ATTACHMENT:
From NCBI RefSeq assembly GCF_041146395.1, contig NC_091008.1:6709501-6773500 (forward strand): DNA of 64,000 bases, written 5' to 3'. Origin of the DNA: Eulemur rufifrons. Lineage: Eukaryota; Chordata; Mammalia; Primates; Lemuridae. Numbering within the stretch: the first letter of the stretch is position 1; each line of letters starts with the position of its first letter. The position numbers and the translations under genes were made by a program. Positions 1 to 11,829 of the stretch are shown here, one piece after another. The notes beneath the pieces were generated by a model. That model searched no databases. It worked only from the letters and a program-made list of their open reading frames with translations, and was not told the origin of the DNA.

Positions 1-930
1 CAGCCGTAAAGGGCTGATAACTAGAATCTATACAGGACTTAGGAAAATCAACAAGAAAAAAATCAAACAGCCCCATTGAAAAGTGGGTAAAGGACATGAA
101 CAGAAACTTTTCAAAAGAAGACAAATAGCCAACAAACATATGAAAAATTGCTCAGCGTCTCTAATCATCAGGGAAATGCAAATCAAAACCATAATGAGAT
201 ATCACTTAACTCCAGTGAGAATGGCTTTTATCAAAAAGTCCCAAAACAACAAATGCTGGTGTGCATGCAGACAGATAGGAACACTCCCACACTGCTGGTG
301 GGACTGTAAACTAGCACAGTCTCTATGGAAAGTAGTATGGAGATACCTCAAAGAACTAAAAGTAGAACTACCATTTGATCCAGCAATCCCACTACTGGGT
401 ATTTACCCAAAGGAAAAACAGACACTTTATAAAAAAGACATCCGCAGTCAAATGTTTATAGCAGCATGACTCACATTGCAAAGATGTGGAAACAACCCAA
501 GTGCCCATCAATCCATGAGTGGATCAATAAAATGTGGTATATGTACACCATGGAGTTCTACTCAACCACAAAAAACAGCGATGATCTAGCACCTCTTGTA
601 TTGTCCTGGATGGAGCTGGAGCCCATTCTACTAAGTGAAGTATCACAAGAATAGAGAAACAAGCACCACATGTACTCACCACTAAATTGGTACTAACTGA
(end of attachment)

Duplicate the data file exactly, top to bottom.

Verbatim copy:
From NCBI RefSeq assembly GCF_041146395.1, contig NC_091008.1:6709501-6773500 (forward strand): DNA of 64,000 bases, written 5' to 3'. Origin of the DNA: Eulemur rufifrons. Lineage: Eukaryota; Chordata; Mammalia; Primates; Lemuridae. Numbering within the stretch: the first letter of the stretch is position 1; each line of letters starts with the position of its first letter. The position numbers and the translations under genes were made by a program. Positions 1 to 11,829 of the stretch are shown here, one piece after another. The notes beneath the pieces were generated by a model. That model searched no databases. It worked only from the letters and a program-made list of their open reading frames with translations, and was not told the origin of the DNA.

Positions 1-930
1 CAGCCGTAAAGGGCTGATAACTAGAATCTATACAGGACTTAGGAAAATCAACAAGAAAAAAATCAAACAGCCCCATTGAAAAGTGGGTAAAGGACATGAA
101 CAGAAACTTTTCAAAAGAAGACAAATAGCCAACAAACATATGAAAAATTGCTCAGCGTCTCTAATCATCAGGGAAATGCAAATCAAAACCATAATGAGAT
201 ATCACTTAACTCCAGTGAGAATGGCTTTTATCAAAAAGTCCCAAAACAACAAATGCTGGTGTGCATGCAGACAGATAGGAACACTCCCACACTGCTGGTG
301 GGACTGTAAACTAGCACAGTCTCTATGGAAAGTAGTATGGAGATACCTCAAAGAACTAAAAGTAGAACTACCATTTGATCCAGCAATCCCACTACTGGGT
401 ATTTACCCAAAGGAAAAACAGACACTTTATAAAAAAGACATCCGCAGTCAAATGTTTATAGCAGCATGACTCACATTGCAAAGATGTGGAAACAACCCAA
501 GTGCCCATCAATCCATGAGTGGATCAATAAAATGTGGTATATGTACACCATGGAGTTCTACTCAACCACAAAAAACAGCGATGATCTAGCACCTCTTGTA
601 TTGTCCTGGATGGAGCTGGAGCCCATTCTACTAAGTGAAGTATCACAAGAATAGAGAAACAAGCACCACATGTACTCACCACTAAATTGGTACTAACTGA